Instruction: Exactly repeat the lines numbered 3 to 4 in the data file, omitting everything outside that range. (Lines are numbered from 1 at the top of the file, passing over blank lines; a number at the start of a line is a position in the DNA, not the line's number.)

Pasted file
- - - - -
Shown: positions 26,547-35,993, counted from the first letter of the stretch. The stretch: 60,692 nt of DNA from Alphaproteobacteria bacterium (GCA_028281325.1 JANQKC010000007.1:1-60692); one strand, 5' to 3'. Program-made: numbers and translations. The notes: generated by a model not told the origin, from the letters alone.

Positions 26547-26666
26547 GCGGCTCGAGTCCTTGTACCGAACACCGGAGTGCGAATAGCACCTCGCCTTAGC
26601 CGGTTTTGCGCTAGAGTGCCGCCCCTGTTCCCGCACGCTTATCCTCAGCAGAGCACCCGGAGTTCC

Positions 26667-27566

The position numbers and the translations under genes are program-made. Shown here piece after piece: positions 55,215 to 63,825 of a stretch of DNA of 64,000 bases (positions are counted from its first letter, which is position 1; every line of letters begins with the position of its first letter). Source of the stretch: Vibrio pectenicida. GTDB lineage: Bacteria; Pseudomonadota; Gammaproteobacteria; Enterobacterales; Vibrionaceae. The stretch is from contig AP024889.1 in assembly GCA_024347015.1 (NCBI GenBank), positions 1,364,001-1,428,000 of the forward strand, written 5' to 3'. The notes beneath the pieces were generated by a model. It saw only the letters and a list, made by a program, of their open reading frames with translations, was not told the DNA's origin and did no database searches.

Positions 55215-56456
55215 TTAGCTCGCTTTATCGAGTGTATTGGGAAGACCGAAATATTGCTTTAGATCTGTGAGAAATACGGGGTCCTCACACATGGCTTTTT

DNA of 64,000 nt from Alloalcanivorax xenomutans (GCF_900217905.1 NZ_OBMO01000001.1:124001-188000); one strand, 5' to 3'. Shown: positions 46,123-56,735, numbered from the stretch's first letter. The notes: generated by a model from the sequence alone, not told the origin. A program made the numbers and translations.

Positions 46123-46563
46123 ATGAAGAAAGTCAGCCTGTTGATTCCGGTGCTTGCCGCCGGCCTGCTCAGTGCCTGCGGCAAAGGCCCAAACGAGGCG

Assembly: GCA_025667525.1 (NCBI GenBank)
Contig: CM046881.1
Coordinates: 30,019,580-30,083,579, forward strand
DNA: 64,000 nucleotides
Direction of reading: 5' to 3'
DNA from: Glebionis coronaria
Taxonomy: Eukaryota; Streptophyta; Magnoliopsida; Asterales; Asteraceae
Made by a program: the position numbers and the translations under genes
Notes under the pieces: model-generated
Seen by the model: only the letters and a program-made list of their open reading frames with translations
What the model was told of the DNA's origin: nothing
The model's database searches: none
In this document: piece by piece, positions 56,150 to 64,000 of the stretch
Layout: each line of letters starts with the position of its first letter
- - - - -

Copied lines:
26547 GCGGCTCGAGTCCTTGTACCGAACACCGGAGTGCGAATAGCACCTCGCCTTAGC
26601 CGGTTTTGCGCTAGAGTGCCGCCCCTGTTCCCGCACGCTTATCCTCAGCAGAGCACCCGGAGTTCC